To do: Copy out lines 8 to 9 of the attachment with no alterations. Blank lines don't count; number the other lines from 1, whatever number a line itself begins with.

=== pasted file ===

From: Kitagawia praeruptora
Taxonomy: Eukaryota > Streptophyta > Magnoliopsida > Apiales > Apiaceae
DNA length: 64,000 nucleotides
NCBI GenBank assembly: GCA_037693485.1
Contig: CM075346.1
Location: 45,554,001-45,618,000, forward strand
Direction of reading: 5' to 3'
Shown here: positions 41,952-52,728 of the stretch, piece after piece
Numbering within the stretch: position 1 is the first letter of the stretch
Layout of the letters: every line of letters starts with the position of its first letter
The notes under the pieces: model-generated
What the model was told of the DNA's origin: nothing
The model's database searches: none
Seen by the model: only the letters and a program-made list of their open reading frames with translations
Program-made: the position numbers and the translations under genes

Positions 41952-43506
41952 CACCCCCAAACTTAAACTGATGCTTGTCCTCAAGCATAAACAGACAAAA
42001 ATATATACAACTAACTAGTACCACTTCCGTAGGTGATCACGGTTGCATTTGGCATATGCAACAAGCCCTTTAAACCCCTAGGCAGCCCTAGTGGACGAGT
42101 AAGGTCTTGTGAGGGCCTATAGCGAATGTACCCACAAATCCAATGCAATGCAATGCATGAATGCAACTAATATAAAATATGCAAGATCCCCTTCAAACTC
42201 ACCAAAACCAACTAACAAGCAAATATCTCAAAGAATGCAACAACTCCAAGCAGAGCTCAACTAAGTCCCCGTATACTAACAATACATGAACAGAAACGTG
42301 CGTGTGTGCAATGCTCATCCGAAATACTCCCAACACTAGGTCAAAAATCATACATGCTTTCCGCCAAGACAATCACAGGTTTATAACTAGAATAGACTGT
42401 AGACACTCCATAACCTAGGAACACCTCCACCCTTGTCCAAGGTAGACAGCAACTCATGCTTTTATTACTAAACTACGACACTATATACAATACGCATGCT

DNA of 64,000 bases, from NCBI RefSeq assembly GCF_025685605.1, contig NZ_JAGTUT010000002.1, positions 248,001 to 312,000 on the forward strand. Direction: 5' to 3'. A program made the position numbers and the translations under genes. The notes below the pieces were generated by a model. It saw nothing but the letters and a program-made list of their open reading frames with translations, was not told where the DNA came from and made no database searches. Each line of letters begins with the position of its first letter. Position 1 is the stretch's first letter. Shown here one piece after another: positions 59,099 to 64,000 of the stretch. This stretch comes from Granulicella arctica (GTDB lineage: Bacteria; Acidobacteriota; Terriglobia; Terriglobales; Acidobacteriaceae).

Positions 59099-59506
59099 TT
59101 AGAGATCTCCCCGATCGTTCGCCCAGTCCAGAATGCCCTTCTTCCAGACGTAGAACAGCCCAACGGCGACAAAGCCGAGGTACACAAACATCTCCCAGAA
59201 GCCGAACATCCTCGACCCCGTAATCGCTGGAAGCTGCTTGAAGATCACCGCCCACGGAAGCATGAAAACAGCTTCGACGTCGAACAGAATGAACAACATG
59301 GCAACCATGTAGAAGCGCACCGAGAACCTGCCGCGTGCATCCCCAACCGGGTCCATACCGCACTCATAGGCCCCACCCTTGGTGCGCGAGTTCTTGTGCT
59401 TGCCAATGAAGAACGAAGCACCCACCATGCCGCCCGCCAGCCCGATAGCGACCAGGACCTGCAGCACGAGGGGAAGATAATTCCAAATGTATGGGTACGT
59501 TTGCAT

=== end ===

Shown here: positions 41,952-52,728 of the stretch, piece after piece
Numbering within the stretch: position 1 is the first letter of the stretch